I am often asked questions from all over the United States on a website called allexperts.com.  Recently, I received a question from someone whose father was fixing up his 100 year old home to sell. He told me that his father was cleaning, fixing and repainting; but when it came to the kitchen that had old knotty pine cabinets and wood paneling on all of the walls; his father stubbornly refused to paint or remove it.  He told his son that it added value to the home.  His son wrote to me asking if that was true and what I would recommend.  Here is my answer.


You are wise to ask for some advice on this since often, homeowners think they understand the market but do not.  Perhaps your father will hear my message and believe me since I have been in real estate for over 30 years and also a home designer who works not only with room configurations but with the interiors.

Old fashioned kitchens (particularly with knotty or knotting pine wood cabinets and walls) date the home and reduce the value.  If your father wants the highest amount he can get he should look at interiors on various websites such as www.houzz.com or www.frontdoor.com.

Some new looks that seem to be popular incorporate wood in a distressed look that is used as wall decoration. So, for example, an old barn door is found in a fresh new environment.  Wood siding is whitewashed or 'grayed' and one wall boasts the old look in a new way.  It is intentional and new-looking.  Take out the old cabinets or fix them and paint them. HIDE the knots by all means; or...change the tone and hardware. Do a different finish that is in a new tone. Take the wood off of the walls and if you want to keep one of the walls, take it down to rough wood and do a grey wash with no varnish.  With this look I have seen slate, tile or distressed wide plank wood floors.  Keep the kitchen light and bright.  White cabinets in an old home are quite effective.  If there is an island or an accent area, perhaps choose one of the updated and new looks like grey, red, blue or green on just those cabinets.  If you choose grey, this will tie into the wall as well. There are some new kitchens that are using knotty pine but they are quite updated or eclectic looks.  Not knowing what the rest of the house looks like I would say that the best choice is to make the use of the pine look "intentional" rather than making a statement that it was there and it is staying there. Here is a kitchen with knotty pine used in a new way: http://www.houzz.com/photos/2463013/Transitional-Kitchens-transitional-kitchen-p.  It is not what I was describing with the wall treatment but it shows the pine finished in the grayish look that I described.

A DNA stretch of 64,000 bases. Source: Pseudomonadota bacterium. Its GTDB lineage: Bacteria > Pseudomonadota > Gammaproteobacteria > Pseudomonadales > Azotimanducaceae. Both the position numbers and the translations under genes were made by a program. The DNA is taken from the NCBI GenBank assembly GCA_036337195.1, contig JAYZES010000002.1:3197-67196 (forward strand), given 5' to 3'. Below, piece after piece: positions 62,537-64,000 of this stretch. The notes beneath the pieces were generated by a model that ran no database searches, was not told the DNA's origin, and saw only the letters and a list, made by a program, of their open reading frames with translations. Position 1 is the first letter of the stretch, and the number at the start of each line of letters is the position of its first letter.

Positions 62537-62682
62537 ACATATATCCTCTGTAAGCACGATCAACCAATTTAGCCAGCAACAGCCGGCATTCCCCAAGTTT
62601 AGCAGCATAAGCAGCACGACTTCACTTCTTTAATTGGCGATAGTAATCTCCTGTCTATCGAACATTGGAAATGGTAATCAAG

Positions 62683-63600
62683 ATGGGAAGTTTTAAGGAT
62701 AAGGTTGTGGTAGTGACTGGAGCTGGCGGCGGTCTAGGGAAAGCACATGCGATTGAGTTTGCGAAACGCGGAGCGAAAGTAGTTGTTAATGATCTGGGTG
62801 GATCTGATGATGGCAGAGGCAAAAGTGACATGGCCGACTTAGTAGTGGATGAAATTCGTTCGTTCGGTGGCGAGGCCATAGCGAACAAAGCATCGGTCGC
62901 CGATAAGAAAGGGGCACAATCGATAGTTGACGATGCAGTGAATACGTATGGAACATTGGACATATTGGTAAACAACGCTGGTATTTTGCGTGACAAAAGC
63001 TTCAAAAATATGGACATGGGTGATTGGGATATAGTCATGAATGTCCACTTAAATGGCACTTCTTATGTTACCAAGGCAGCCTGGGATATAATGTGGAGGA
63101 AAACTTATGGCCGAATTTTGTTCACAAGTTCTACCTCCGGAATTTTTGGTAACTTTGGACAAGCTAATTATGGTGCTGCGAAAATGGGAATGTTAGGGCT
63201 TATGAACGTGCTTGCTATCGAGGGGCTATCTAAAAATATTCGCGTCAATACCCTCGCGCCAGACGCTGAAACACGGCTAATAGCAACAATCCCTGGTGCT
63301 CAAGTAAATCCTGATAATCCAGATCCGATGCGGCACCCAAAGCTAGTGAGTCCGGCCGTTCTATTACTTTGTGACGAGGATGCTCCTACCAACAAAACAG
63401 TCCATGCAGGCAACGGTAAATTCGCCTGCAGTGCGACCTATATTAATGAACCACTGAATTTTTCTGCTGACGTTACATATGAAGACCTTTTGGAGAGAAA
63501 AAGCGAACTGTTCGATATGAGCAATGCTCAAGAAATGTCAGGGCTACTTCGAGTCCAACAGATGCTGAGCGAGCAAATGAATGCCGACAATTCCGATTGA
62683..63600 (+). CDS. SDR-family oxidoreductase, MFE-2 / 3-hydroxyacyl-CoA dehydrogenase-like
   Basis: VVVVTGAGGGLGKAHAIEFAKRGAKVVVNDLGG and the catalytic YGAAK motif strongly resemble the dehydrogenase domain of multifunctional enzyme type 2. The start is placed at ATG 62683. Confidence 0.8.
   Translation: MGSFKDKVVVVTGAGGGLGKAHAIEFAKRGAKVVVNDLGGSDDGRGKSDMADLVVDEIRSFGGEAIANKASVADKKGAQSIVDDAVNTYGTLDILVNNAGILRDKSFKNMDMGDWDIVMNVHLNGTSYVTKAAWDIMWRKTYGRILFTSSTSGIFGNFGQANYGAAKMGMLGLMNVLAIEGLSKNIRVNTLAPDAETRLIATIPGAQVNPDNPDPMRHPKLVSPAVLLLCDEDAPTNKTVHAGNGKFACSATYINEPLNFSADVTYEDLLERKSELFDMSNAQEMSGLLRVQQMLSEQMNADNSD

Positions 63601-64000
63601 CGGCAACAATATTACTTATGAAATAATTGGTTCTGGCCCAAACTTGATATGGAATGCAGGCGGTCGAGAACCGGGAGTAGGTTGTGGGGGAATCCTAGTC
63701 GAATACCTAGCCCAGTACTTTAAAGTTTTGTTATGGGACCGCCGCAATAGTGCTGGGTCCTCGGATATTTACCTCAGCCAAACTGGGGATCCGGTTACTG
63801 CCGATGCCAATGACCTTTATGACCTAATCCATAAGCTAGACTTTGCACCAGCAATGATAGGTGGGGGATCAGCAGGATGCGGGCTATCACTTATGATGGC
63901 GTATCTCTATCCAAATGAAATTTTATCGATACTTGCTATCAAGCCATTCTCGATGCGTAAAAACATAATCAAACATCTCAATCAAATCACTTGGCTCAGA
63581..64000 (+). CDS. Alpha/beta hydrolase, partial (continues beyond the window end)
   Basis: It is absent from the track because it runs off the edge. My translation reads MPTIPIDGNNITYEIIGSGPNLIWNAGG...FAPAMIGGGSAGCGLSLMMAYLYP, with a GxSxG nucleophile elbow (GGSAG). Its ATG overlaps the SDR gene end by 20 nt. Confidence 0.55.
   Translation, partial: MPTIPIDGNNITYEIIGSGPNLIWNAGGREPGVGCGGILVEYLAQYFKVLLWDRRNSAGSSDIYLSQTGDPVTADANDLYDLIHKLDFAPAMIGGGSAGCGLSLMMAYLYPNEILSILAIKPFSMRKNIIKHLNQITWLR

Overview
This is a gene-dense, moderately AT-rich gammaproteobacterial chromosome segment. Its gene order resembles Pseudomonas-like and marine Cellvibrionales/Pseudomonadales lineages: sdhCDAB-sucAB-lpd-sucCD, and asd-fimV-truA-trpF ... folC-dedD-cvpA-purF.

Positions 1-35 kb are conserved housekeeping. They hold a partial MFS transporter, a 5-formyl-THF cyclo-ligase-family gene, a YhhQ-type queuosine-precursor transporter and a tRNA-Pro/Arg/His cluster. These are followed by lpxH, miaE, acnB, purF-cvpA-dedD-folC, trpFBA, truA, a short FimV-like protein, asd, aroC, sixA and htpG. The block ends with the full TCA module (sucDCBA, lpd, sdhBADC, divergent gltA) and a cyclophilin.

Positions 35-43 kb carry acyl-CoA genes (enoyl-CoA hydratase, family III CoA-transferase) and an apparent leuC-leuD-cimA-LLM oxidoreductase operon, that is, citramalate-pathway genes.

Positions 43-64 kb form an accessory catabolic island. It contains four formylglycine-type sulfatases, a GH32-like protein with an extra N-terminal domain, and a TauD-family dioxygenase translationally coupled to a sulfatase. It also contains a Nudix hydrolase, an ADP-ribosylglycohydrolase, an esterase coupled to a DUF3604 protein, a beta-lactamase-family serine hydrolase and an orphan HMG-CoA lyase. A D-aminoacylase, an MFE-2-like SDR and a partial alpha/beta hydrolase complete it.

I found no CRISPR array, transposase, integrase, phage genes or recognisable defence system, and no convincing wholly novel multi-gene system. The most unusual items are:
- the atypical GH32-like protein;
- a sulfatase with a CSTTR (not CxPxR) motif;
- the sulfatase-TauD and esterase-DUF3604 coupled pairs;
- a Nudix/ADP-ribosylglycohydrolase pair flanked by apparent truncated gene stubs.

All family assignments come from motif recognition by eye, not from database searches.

Buyers like new looks and get excited by something different.  Tell your father that by thinking outside the box and giving a fresh look to an old space he will sell his home more quickly and at a higher price.